when she was alone, sometimes she liked to gently hold it

up to her face, breathe in, unable to explain the smell,

she closed her eyes and remembered it was her daughter.

IN THE darkness my brother jerks awake to the steady

beep of his alarm clock, cool tiles beneath him, he goes to

his bed. It’s six a.m. The cab will be here any minute to

take him to LAX. He throws on a clean shirt, jeans, and

work boots, grabs his duffel bag, and practically leaps out

the door.

Celebrity Cab’s headlights drift across whitewashed

stucco buildings from Mediterranean courtyards to

condominiums with underground parking structures. My

brother lives in one of many post-war housing units. The

avocado-colored shutters and curved two-person balconies

overlook patches of green lawns. The cab driver wheezes

and shimmies to dislodge his round body from behind the

steering wheel. When he lifts my brother’s lightly packed

duffel bag, he labors like a saddled camel reaching its

full height. He refuses my brother’s help. I get in with

my brother and he tells the cab driver what airline. When

the cab driver leans back to fasten his seatbelt, the air

in the front seat squeezes out like a sigh. "I love

Hollywood, all year like summer." He has a Russian accent.

The name on his hack license has too many consonants for my

brother to pronounce. "When your age I was in army." He

doesn’t use his blinker when he turns onto La Cienega

Boulevard. "I come from my country for the sun," he says.

"But I leave my two boys."

The taxi stops suddenly, pressing my brother and me up

against the front seat. He almost runs a red light. I

tighten my seatbelt, but my brother has forgotten to fasten

his, and he shifts closer to the window while the cab

driver rambles about his life.

The light turns green.

"Your hair short like soldier," he says.

"I’m an actor."

"What kind acting you do?" He excitedly adjusts his

Kangol camp; it has a dime-sized hole in the back.

It’s too early in the morning for my brother to talk

about it; he gives a vague answer, this and that, hoping

the driver will get the point.

"You look like you got a lot going on, like something

interior. I drive cab for long time." He swivels around

to look at my brother. "Good actor have something


My brother tells him to please keep his eyes on the


"Yes, you’re right, I talk too much, terrible burden.

In my country it got me trouble."

He doesn’t say anything more, until he tries to beat

another light at Pico, where there’s a yellow sign for

school children crossing.

"Slow down," my brother raises his voice. "God damn

it, slow down." The cab blows by the sign. "Didn’t you

see that sign?"

"Yes, we make light. No officers." He makes the

sound of a siren. "Never have accident."

My brother doesn’t want to start an argument, and end

up in an accident, so he opens the production package with

the crew list, script and shooting schedule. The cab

driver glances over his shoulder and reads the title aloud,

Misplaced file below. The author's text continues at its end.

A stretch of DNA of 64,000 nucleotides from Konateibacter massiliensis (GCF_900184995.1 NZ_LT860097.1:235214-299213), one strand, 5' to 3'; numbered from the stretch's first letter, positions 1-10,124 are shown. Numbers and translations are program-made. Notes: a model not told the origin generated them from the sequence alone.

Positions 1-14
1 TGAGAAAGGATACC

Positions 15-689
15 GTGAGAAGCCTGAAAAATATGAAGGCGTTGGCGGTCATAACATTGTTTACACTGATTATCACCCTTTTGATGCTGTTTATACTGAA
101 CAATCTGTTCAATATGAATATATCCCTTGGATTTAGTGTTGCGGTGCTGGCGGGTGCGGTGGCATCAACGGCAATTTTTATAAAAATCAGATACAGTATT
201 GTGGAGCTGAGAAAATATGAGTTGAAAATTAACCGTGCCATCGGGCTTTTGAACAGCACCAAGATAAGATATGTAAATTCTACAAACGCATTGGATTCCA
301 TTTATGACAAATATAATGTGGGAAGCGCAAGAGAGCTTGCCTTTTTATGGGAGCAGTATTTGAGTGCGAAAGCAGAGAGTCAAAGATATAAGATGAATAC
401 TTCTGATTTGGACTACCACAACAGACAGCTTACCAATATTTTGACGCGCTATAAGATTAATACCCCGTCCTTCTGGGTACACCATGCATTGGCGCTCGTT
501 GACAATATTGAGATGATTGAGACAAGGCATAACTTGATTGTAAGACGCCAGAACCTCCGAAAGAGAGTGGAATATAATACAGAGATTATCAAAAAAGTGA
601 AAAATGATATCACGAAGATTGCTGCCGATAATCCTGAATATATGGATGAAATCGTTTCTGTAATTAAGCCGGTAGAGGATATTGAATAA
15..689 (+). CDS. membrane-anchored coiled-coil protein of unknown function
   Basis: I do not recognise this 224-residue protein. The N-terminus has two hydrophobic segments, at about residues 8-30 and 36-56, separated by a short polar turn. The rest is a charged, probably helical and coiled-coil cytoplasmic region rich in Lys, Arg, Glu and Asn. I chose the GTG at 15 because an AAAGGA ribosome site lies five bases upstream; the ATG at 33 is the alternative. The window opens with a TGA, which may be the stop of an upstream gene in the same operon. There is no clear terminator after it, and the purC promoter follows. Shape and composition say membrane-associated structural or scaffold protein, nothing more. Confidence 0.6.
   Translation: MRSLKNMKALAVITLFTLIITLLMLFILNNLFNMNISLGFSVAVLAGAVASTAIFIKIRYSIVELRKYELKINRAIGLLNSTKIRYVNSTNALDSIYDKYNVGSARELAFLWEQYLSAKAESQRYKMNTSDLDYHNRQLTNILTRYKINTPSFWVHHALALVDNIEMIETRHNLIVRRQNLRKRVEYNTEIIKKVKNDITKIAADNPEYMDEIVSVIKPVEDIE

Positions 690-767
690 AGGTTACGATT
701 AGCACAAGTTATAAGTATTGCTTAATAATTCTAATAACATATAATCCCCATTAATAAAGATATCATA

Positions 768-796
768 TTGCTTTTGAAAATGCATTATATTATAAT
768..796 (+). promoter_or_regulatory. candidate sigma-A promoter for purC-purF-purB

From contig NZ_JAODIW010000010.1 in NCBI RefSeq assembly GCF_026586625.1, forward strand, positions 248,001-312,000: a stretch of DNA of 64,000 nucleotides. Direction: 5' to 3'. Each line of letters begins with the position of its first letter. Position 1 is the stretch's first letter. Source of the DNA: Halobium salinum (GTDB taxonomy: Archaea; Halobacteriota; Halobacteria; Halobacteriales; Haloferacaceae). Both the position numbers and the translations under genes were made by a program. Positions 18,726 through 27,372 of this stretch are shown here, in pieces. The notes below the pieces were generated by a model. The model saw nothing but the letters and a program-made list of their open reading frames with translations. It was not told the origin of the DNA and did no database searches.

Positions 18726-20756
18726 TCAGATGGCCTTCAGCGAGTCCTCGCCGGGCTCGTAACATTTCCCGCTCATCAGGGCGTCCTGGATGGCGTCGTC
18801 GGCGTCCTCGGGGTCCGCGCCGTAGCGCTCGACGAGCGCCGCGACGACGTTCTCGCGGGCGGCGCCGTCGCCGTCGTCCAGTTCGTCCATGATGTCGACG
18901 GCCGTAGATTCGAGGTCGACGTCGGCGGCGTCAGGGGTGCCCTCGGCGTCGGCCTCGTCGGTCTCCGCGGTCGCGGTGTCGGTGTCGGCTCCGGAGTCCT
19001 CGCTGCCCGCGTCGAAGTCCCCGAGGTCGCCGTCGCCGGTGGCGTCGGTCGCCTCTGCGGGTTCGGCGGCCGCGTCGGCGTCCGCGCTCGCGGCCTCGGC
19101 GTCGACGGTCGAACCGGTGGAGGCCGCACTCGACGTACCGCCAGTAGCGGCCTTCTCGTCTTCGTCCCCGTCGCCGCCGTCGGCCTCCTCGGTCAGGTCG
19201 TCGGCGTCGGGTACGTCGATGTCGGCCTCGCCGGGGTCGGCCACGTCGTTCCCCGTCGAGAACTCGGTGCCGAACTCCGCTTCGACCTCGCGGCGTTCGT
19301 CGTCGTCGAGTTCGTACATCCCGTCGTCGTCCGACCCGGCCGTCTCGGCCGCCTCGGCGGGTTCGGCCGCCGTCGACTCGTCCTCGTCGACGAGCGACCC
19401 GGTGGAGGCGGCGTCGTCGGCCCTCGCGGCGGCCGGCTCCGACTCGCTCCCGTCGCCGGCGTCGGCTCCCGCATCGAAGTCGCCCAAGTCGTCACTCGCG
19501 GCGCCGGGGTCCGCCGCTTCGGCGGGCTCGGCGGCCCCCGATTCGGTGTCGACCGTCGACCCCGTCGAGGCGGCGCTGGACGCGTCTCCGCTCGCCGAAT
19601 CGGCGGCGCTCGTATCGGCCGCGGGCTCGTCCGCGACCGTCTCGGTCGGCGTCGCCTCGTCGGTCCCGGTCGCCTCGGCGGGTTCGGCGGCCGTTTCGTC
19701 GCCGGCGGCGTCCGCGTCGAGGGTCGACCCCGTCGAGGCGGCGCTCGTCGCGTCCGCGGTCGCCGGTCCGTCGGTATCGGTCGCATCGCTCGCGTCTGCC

"Two Hearts. Ally McDonald, big star. I read about it in

Variety. Big studio picture."

"You read about it in Variety?"

"Yes, I’m screenwriter," he says. "I have couple

projects for development. Never put all eggs in one

basket." He gives a wink in the rear-view. "I got one

project for Ally. Academy Award. Maybe you get it to her


Oh, no, here comes the pitch.

"We get together when you finish film. There’s nice

part for you," he opens the glove compartment. "Let me

give you card."

Paperbacks pour out on How to Sell A Screenplay, How

to Make A Million Dollars Without Trying, Good-bye To Fear

Of Success. A half-pint of Black Velvet anchors loose

script pages. With one hand on the wheel he reaches under

the dash; the car swerves over the solid dividing line, the

tires squeal, and white headlights burst across the

windshield. In seconds he levels the cab off while the

high-pitched scream of a car horn whizzes by. I’ve

forgotten to breathe, it’s coming back, inhale then exhale.

My brother is clutching the tops of his thighs. Then he

hands my brother his card that says, "Screenwriter."

My brother tells him, “thanks,” and finally the cab

driver does the speed limit. A piece of silence fills the

cab as we pass silhouetted oil pump jacks, pumping

Hollywood for its black gold. The silence continues as we

ride through the darkness.


THEY’VE PUT my brother up in a suite at the Sheraton

on Fisherman’s Wharf. He lies on the king-size bed,

sunlight filtering through the drapes, widening across the

deep carpet; his fingertips are black from reading the

morning paper delivered to his room. For the third day,

the call sheet has him on "will notify," which means he

can’t stray far from the hotel. Doubt my brother will have

to work, word from the set is Ally’s been difficult. He

roams through the separate living room, flicks the lights

on and off in the bathroom, shuffles over to the drapes,

peeks out at the wonderful view of the bay. The red

message light on the phone hasn’t blinked this morning, and

he wishes he had someone to call to go and hang out with.

He checks his phone, no calls, and no texts. They’ve given